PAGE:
A new government-funded study concludes that hospital alliances may end up increasing healthcare costs instead of reducing them, raising questions about the benefits of strategic partnerships to patients and payers.
Consolidating hospitals often argue that partnering with other hospitals will generate economic efficiencies and that those savings will be passed along to consumers.
Researchers at Virginia Commonwealth University's Williamson Institute for Health Studies reviewed financial records at almost 2,500 urban hospitals and found no evidence that forming alliances has led to lower operating expenses or lower patient costs.
The results of the two-year study, which was funded by a grant from HHS' Agency for Health Care Policy and Research, concludes that consumers pay an average of $140 more per stay at an alliance hospital than at an independent facility.
"Hospital alliances may have been designed to keep competition out and prices high," said Jan Clement, associate professor of health administration at VCU and one of the study's authors. "They're touted as a way to streamline overhead and reduce excess numbers of beds and services. We found that these partnerships are not saving money, at least not yet."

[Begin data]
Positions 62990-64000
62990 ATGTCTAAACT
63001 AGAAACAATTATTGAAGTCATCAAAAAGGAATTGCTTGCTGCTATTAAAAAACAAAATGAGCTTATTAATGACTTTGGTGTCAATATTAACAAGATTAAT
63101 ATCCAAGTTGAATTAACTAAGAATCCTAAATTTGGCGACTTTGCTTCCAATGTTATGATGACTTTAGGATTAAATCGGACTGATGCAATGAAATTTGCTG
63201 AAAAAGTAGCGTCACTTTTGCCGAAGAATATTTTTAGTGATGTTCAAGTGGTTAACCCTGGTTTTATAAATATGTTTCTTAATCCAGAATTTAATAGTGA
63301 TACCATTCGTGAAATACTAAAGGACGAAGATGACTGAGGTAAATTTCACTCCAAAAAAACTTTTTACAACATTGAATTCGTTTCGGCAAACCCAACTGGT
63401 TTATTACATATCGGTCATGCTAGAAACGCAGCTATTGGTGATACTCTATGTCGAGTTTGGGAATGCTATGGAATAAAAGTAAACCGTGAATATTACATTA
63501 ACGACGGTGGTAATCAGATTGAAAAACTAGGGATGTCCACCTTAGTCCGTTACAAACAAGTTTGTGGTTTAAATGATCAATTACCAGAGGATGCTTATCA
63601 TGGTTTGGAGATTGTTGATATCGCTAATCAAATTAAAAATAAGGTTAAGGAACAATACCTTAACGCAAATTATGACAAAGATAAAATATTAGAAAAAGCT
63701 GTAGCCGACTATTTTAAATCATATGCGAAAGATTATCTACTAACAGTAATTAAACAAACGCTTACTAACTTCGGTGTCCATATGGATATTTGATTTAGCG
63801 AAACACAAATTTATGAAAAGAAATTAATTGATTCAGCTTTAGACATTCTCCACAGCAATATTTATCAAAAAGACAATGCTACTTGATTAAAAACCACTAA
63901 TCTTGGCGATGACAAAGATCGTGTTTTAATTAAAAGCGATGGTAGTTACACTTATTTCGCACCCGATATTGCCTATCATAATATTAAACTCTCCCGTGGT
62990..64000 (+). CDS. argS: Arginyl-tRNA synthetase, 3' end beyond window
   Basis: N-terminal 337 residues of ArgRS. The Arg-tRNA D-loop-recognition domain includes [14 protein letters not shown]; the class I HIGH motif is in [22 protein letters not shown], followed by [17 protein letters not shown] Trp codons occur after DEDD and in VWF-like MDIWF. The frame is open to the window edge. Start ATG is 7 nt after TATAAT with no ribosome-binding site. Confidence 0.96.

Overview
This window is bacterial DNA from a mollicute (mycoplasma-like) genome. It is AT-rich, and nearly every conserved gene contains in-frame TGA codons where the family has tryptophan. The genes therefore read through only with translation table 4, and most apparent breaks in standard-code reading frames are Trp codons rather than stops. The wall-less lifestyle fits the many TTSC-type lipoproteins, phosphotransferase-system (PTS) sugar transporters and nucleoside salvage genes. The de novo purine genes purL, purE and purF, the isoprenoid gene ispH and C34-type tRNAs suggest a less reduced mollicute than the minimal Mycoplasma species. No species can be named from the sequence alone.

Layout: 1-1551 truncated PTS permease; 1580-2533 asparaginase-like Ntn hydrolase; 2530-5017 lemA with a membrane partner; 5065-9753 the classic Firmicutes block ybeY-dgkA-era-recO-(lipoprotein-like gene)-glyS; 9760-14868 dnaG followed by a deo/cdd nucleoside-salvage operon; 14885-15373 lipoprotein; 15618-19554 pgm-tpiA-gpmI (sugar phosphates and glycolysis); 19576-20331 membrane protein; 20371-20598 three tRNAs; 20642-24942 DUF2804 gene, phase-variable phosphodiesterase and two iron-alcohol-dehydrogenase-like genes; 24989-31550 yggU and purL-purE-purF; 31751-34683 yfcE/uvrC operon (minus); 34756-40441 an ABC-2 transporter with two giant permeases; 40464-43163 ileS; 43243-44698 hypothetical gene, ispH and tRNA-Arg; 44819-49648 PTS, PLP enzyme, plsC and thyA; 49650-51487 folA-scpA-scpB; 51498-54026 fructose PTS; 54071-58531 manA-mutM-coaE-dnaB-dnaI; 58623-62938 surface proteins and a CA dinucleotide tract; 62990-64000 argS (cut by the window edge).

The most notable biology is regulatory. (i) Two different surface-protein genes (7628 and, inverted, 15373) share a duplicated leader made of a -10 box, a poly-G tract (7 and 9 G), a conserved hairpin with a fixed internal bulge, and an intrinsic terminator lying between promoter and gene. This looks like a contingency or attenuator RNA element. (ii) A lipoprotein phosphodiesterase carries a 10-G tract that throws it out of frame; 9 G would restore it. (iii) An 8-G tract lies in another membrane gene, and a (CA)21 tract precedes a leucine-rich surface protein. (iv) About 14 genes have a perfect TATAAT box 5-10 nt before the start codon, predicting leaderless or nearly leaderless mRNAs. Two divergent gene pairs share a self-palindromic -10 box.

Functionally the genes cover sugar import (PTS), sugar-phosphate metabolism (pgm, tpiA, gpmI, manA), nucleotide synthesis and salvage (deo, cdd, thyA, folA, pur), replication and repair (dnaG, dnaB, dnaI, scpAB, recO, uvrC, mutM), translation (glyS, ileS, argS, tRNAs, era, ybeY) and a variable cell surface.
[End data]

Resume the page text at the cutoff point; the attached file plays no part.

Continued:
By the end of 1995, about 55% of all urban hospitals had become part of some form of local hospital combination, according to the study. The study defines an alliance as two or more hospitals that have come together through a merger, acquisition, joint venture or some other affiliation agreement. The majority of the alliances studied existed during 1995.
The VCU researchers reviewed the financial data of urban hospitals in more than 300 metropolitan areas covering the period from October 1994 to September 1995. They looked at cash flow per bed, net patient revenues per discharge, and operating expenses per discharge.
The study, published in the November/December issue of Health Affairs, found that the hospitals in alliances reported higher net revenues, while costs per case appeared unaffected.
The researchers said they were not able to determine exactly why this happened. They suggested that costs incurred during alliance formation, such as legal and consulting fees, might reduce savings and lengthen the time needed for the new arrangements to produce operating efficiencies.
"Reorganization of hospitals into local systems should reduce redundancies and offer efficiencies that are usually unavailable to freestanding hospitals in competitive markets," Clement said.